13 Jul 03 5:53 PM
I still remember little bits such as Hirgon's headless corpse clutching the Red Arrow by the side of the road, Finduilas being pinned to a tree by Orc spears in The Silmarillion (reminding us that, yes, women were casualties) and Fingon's head being cloven in two and his body being trampled into the dust at the Fifth Battle. Yeah, a lot of people kick the bucket in that book, but when Tolkien stops and gives a detail or two like that, it's incredibly vivid. And that faceless Southron soldier who falls dead in front of Sam, prompting Sam to wonder who he was and why he was fighting, I'm very glad they kept that in the film.
Those of you who have read The Silmarillion, I recommend Book of Lost Tales II for the very detailed, vivid account of the fall of Gondolin. People being trampled in the streets, suffocated or caught in the crossfire as they try to flee, being crushed by falling rocks or overwhelmed by fumes in Idril's passageway. I bookmarked this chapter when writing my own Gondolin story and added a few details of my own: Ecthelion simultaneously drowning and boiling to death when he goes into the fountain with Gothmog, a soldier's head being torn off by a Balrog's whip, Glorfindel's men stumbling over corpses in the passage, and (because I've read too many fics where the writers tell of the corpse Thorondor bears up from Cirith Thoronath as being "still beautiful") Glorfindel's body hanging from the Eagle's talons like a blackened rag because not only did the fall break every bone in his body but the Balrog's heat burned him beyond recognition. (Even Gandalf the White told of being burnt by the Balrog's flame when he fell with it into the depths of Moria).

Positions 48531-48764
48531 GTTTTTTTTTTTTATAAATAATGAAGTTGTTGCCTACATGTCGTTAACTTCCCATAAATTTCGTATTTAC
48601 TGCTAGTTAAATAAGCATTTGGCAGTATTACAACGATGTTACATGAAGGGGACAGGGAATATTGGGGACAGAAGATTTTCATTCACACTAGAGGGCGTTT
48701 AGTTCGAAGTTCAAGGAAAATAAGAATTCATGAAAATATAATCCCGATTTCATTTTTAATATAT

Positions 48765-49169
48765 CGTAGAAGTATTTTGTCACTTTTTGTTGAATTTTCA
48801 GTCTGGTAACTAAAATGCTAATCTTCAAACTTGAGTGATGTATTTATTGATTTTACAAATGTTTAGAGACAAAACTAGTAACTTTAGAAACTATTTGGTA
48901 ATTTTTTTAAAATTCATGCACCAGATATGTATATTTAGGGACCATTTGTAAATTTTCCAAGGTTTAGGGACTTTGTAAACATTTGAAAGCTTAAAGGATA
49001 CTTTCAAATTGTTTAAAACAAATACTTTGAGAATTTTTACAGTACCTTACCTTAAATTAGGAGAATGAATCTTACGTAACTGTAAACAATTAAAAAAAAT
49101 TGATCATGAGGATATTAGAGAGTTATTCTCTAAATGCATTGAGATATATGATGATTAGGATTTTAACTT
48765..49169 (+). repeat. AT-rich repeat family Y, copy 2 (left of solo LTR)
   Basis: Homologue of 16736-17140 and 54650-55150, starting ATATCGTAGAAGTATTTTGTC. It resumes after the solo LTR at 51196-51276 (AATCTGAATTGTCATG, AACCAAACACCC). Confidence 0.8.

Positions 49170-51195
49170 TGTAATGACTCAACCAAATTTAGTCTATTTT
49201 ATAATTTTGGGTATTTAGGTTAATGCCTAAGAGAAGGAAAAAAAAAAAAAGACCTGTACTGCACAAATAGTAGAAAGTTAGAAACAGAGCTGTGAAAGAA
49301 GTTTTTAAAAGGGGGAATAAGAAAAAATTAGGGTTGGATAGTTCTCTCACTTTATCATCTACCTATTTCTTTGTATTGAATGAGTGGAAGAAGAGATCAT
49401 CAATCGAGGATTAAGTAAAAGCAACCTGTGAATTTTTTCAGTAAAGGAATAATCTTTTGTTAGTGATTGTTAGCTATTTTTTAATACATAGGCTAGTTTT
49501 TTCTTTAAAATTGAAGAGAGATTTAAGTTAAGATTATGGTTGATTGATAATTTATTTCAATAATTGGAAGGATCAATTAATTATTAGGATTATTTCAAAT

I use my own examples only because they most easily come to mind and because I have had many people comment on them, but the gist remains the same: there are no beautiful corpses in war. On the other hand, Tolkien never used gratuitious violence and I don't believe in it either because it desensitizes the reader/viewer to the horror being conveyed. I do think, however, that the characters themselves can become desensitized, being exposed to horror for prolonged periods. I think Frodo and Sam in Mordor were certainly desensitized to the darkness and bleakness by the end, to the point that light and beauty and safety afterward came as a complete shock.